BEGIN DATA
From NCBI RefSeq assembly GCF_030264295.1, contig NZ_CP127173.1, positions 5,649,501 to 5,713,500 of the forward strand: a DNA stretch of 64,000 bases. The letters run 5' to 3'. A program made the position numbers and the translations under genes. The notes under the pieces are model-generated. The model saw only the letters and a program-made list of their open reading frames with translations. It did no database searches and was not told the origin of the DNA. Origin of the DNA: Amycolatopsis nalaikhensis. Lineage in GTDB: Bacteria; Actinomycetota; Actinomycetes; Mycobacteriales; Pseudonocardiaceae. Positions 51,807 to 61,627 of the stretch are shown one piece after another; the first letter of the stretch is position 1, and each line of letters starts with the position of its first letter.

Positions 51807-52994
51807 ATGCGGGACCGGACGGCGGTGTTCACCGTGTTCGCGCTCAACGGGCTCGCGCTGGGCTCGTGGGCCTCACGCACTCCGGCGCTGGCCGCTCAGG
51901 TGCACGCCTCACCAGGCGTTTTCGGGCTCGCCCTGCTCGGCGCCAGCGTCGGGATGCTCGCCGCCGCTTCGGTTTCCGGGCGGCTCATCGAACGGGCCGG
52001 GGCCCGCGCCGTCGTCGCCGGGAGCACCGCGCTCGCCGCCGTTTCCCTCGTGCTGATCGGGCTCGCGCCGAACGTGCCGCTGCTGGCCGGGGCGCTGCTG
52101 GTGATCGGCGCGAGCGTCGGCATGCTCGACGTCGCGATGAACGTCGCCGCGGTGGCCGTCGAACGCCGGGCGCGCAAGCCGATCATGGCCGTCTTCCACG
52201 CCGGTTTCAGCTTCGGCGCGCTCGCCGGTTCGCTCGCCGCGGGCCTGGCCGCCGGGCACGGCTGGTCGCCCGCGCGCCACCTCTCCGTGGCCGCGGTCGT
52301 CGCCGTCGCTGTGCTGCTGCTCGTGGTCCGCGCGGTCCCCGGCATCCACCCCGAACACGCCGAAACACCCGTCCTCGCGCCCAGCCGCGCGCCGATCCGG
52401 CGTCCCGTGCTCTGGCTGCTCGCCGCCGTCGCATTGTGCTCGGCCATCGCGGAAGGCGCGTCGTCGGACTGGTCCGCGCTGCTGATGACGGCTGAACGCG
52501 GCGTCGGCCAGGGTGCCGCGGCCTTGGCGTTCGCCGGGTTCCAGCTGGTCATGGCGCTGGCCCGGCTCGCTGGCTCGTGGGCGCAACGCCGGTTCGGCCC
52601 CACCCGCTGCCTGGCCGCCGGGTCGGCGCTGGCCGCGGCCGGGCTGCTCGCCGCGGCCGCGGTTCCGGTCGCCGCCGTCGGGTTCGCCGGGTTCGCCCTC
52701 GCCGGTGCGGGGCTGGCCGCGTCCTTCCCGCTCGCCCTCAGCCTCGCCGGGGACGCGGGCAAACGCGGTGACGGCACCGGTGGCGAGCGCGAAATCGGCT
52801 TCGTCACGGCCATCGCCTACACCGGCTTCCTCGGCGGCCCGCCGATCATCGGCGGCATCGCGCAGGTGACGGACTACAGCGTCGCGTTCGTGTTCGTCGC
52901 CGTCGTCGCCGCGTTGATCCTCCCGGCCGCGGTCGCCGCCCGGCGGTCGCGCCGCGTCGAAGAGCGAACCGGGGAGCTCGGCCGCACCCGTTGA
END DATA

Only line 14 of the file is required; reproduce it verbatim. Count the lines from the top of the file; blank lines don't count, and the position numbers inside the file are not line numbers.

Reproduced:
52901 CGTCGTCGCCGCGTTGATCCTCCCGGCCGCGGTCGCCGCCCGGCGGTCGCGCCGCGTCGAAGAGCGAACCGGGGAGCTCGGCCGCACCCGTTGA